In 1962 11%; in 1975 27%; and in 1983 55% of psychology internship sites offered training in hypnosis. Methods of training in these sites included: lectures, supervised peer hypnosis, supervised patient hypnosis, and workshop or program attendance.
Standardized curricula have been proposed, but outcome hasn’t been evaluated. No study has investigated the long term effectiveness of program components.
This study looks at two outcomes: –Post training use –Post training effectiveness beliefs (how effective they believe hypnotherapy is)
It also looks at how the four training components relate to the two outcomes, and at professional variables (whether psychiatrist or psychologist, etc.).
Authors surveyed an 11 year retrospective. N = 77 respondents. Training is lectures that were strongly encouraged, and could elect the other components.
Number of patients seen in hypnotherapy since end of training 0-5 49 6-10 10 11-20 6 21-25 4 >25 7

Daglish, Mark R. C.; Wright, Peter (1991). Opinions about hypnosis among medical and psychology students. Contemporary Hypnosis, 8, 51-55.

A survey was undertaken of opinions about hypnosis among first year medical and psychology students at the University of Edinburgh. Data are presented on the effects of self-estimated hypnotizability and sex, on opinions about hypnosis. The results are compared with those from similar studies conducted in Australia and the USA. Overall, the surveyed population showed a similar level of knowledge about hypnosis to that found among the general public.

Evans, Frederick J. (1990). Behavioral responses during sleep. In Bootzin, Richard R.; Kihlstrom, John F.; Schacter, Daniel L. (Ed.), Sleep and Cognition (pp. 77-87). Washington, DC: American Psychological Association.

Subjects were 19 male student nurses who met a criterion of having EEG alpha density of at least 40% during an eyes closed, waking condition. They slept in the laboratory for two nights in succession, while being monitored by an EEG, and were told only that sleep cycles were being studied. Suggestions were presented while they were sleeping, e.g. “Whenever I say the word itch, your nose will feel itchy until you scratch it” “Whenever I say the word pillow, your pillow will feel uncomfortable until you move it.” Then they were tested by Experimenter saying the cue word (“itch” or “pillow”) during subsequent REM periods later that night and again on the next night. (The suggestions were not repeated on the second night; but two new suggestions were given on the second night when possible.)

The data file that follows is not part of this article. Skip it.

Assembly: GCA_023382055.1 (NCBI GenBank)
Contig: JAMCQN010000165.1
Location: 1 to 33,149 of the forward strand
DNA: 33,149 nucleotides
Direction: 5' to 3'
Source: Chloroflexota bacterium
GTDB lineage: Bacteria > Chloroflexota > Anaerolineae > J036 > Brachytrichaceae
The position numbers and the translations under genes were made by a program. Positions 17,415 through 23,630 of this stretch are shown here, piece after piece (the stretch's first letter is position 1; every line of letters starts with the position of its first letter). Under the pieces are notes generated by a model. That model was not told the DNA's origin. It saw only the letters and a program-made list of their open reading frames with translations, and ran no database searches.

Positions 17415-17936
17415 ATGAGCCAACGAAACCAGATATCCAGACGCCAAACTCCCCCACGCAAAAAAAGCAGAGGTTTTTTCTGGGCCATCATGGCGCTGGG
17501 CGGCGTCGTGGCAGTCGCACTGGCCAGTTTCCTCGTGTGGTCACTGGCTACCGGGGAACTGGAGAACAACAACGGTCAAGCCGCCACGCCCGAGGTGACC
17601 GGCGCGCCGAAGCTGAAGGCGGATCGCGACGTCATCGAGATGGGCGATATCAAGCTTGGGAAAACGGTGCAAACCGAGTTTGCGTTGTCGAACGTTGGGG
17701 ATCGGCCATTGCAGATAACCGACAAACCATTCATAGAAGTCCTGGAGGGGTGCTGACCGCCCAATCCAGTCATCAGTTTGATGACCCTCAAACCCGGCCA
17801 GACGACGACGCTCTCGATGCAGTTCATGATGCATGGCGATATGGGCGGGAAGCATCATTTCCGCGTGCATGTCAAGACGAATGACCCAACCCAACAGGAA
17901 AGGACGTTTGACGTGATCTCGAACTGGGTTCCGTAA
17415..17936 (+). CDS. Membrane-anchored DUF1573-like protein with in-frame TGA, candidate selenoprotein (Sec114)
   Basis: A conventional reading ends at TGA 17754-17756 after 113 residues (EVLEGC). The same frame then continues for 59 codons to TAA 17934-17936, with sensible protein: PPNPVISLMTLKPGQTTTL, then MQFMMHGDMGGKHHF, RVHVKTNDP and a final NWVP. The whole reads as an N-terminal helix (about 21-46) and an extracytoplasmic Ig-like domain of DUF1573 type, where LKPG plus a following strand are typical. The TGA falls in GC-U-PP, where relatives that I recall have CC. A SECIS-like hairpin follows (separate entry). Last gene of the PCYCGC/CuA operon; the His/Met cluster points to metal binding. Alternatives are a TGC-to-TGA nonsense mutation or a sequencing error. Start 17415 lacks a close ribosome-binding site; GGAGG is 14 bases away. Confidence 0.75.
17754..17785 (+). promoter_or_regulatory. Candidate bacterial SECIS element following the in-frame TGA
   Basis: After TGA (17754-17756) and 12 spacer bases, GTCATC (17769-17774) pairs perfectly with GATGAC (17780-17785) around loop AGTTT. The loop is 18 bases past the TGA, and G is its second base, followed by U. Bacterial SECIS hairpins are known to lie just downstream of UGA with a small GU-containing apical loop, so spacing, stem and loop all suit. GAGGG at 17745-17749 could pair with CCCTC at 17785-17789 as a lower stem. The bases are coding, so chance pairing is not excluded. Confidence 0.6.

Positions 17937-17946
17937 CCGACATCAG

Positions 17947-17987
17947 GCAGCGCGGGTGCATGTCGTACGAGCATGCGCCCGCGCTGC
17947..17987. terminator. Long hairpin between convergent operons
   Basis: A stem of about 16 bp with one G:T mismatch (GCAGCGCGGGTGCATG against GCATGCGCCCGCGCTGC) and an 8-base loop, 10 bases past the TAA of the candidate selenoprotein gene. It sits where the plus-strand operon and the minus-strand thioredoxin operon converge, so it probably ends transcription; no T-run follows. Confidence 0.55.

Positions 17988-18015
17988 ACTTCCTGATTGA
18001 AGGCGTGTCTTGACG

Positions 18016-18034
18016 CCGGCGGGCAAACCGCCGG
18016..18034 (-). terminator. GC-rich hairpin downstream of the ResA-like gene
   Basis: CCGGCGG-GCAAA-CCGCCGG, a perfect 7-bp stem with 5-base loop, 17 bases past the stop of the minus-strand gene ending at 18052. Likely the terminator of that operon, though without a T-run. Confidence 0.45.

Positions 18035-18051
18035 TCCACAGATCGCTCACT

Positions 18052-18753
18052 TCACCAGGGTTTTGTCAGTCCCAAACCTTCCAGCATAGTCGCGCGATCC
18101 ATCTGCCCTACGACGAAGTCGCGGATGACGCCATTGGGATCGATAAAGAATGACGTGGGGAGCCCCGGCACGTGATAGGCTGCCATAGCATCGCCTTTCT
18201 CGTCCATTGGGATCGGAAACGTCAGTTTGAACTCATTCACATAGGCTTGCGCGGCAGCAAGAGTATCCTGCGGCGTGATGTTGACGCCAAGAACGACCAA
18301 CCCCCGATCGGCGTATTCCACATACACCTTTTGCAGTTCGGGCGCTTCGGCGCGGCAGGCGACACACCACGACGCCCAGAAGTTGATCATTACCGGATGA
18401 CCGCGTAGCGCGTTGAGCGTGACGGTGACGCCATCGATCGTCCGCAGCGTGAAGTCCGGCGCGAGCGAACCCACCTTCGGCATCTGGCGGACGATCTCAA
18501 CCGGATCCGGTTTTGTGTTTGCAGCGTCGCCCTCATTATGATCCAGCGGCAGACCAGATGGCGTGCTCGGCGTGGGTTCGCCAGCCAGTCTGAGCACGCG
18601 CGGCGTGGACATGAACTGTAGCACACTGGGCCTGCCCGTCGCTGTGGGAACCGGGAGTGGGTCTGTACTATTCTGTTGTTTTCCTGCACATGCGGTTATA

After the Subjects awakened in the morning, they were interviewed to test their memory for the events that had occurred, and also cue words were presented in the context of a word association test to assess memory indirectly by observing behavioral and physiological responses. A more detailed inquiry was made after the second night.
The results were as follows. Ss responded to a mean of 21% of cue words administered. Ss continued to demonstrate REM sleep for at least 30 seconds for 71% of all cues administered, indicating that they were not aroused by the cue. When a suggestion was successfully completed (i.e., without eliciting alpha activity) it was not repeated. However, the cue words were tested in several subsequent REM periods. Cue word testing occurred immediately (during the same REM period as the suggestion) on the same night, as well as in a later REM period, and during REM on Night 2 (after the suggestion had been given during Night 1).
Correct responses were given for 20% of immediate, 23% of delayed, and 23% of carry-over conditions. Ss did not remember the suggestion, verbal cues, or their responses when they awoke. Since Ss often responded to the cue the next night without repetition of the suggestion itself, the authors inferred amnesia rather than forgetting had occurred. Responses were not elicited by repeating the cue word in the waking state, but appeared to be specific to the sleep condition.
Six Ss returned five months later for a third night of testing. Four had shown carryover response on Night 2 to a Night 1 suggestion. When verbal cues were presented (without re-administering the suggestion) those 4 Ss responded, even though there was no intervening waking memory about the procedure or the suggestions. Some Ss responded even more frequently than during the original two nights; hypnotic depth did not seem to account for the increased responsivity. Experimenters attempted to reverse the amnesia observed during the waking condition by using hypnosis, age regression, and other hypnotic techniques, with some positive effect. The author speculates that perhaps the techniques originally used to probe morning recall were not sufficiently sensitive. He also raises the question of whether this waking state amnesia is related to the amnesia for night dreams when people awaken in the morning.
The relationship between hypnotizability and sleep suggestibility was analyzed. Hypnotizability was measured with the Harvard Group Scale, several weeks later, by Experimenters who were blind to the Ss’ rate of responding to suggestions given during sleep. More hypnotizable Ss slept through the verbal stimuli more than low hypnotizable Ss; so they slept longer and more cues could be tested. Ss who responded most frequently to sleep-induced suggestions were more responsive to hypnosis. Analysis of response rate percentage (which controls for higher number of cues administered when Ss slept longer) showed that correlations between sleep suggestibility and hypnotizability were higher for percentage of delayed responses than for percentage of immediate responses.